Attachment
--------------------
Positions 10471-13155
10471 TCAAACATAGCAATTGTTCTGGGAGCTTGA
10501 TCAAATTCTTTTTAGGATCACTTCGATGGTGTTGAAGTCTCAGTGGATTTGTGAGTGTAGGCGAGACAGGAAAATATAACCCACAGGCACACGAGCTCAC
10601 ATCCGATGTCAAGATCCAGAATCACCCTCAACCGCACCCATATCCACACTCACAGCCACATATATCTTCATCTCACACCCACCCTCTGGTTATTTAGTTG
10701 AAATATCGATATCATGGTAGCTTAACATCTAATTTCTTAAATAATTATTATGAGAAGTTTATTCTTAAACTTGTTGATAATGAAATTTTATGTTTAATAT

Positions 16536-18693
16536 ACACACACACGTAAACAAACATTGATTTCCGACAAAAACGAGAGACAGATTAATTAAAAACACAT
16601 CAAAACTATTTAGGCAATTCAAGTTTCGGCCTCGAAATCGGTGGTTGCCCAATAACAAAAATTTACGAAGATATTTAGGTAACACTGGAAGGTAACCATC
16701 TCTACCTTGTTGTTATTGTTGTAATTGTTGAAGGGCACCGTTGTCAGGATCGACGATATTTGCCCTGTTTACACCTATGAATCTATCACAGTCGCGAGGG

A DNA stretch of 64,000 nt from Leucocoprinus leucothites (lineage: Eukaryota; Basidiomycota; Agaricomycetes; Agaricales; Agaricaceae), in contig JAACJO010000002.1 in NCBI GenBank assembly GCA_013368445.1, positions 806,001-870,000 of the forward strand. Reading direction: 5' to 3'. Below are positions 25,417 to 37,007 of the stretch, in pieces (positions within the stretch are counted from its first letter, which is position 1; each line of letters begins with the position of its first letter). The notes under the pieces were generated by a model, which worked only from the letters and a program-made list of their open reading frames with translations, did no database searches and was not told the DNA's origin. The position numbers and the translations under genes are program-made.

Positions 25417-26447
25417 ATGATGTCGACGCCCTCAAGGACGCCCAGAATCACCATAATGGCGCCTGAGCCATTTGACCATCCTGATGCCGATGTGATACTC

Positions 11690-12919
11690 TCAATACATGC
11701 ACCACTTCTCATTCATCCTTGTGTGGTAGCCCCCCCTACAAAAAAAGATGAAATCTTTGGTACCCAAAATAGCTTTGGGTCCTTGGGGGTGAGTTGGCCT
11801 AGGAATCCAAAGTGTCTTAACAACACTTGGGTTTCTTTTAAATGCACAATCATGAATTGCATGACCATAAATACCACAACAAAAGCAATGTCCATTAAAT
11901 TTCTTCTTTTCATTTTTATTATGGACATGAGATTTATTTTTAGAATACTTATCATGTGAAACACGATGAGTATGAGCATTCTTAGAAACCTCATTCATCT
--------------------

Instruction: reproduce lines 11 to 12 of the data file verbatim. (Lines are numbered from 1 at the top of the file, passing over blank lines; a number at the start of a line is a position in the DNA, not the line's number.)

Positions 25417-26447
25417 ATGATGTCGACGCCCTCAAGGACGCCCAGAATCACCATAATGGCGCCTGAGCCATTTGACCATCCTGATGCCGATGTGATACTC